Eggplant – Italian, Heirloom

This once maligned veggie fruit, is now a prize ingredient in five-star recipes hailing from China to the Mediterranean.

From green to white, to purple and fuschia graffiti, modern eggplant has come a long way from its ancient reputation as a poisonous wolf in sheep’s clothing from the Nightshade family. Turkish cooks claim an authoritative status on the topic of eggplant, with over 1,000 recipes to choose from. French, Italian and Spanish gourmands are not far off with eggplant dishes known world wide for their rich meaty texture and sweet, subtle flavor. Eggplant can be enjoyed roasted, whole or cubed, grilled, sautéed, or baked but never raw. Traditional preparation calls for cutting, salting, and rinsing pieces or slices before cooking. Food scientists believe that salting collapses air pockets making the flesh less likely to absorb oil when cooked.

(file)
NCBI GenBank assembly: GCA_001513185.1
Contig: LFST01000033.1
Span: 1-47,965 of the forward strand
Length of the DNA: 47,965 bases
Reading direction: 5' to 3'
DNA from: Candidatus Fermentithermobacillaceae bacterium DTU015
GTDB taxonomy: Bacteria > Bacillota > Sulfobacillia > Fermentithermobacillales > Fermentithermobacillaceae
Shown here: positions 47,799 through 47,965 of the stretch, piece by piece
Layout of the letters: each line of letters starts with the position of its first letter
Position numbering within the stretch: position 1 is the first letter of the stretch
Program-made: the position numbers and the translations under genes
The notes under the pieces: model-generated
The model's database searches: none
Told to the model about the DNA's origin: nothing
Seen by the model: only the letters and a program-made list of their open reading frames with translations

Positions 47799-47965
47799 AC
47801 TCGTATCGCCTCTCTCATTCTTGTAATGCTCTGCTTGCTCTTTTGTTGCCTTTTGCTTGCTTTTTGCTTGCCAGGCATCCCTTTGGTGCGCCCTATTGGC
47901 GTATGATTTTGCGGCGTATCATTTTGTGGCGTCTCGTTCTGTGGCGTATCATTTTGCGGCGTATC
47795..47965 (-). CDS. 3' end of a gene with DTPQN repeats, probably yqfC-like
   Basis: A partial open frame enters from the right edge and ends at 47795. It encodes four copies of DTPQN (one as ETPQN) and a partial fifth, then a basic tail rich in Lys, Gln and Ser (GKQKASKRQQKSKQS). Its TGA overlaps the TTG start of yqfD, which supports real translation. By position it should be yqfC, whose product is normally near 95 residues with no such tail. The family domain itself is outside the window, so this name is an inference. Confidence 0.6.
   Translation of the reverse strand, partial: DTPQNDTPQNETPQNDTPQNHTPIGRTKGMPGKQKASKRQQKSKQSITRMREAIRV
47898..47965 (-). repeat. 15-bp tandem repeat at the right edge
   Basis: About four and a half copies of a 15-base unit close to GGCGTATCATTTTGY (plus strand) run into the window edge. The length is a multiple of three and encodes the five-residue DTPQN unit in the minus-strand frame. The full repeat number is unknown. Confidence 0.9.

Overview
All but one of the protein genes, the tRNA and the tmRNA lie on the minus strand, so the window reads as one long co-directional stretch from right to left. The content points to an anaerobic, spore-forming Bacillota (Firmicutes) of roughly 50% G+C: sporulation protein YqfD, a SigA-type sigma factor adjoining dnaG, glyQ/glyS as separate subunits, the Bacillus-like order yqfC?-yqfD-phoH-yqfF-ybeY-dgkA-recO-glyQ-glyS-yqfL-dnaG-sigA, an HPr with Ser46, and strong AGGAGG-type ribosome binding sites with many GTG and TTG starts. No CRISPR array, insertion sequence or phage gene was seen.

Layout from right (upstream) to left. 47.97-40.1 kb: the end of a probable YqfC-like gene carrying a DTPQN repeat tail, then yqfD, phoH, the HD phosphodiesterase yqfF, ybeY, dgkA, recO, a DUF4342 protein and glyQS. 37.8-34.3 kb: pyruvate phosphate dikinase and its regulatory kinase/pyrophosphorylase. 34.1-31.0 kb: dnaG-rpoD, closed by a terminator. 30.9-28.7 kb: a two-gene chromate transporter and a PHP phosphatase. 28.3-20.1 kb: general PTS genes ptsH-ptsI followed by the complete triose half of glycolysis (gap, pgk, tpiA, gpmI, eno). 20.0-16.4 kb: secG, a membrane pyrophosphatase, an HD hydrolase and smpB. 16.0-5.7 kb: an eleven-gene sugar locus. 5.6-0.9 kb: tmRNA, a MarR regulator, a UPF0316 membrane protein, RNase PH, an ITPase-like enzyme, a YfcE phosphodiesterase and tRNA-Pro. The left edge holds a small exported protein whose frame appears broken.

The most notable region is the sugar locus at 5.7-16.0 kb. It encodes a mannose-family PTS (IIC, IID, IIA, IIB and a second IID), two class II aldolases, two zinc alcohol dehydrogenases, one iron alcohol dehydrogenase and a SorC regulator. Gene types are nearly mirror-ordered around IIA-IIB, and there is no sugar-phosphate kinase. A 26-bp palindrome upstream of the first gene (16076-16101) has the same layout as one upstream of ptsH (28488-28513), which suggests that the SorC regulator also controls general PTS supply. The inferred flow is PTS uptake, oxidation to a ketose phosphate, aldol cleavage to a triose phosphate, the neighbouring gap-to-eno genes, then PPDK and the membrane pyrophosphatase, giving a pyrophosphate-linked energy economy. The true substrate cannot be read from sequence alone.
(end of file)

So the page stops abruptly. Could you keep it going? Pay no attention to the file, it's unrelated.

Red Tomato varieties include Dancer (Purple), Beatrice (Purple), Italian (Bi-color), Prosperosa (Purple), Khandeshi (Green and White), Purple Rain  (Purple and White), Listada de Gandia (Purple and White), and Ghostbuster (White).


Eggplants are best when fresh, as aging tends to make for woody flesh and a slightly bitter flavor. Look for eggplants that are firm and heavy with a tight, shiny skin. Avoid any specimens that are wrinkled, bruised or soft. Store eggplants at cool room temperature and avoid refrigeration which can cause browning and changes in the flavor.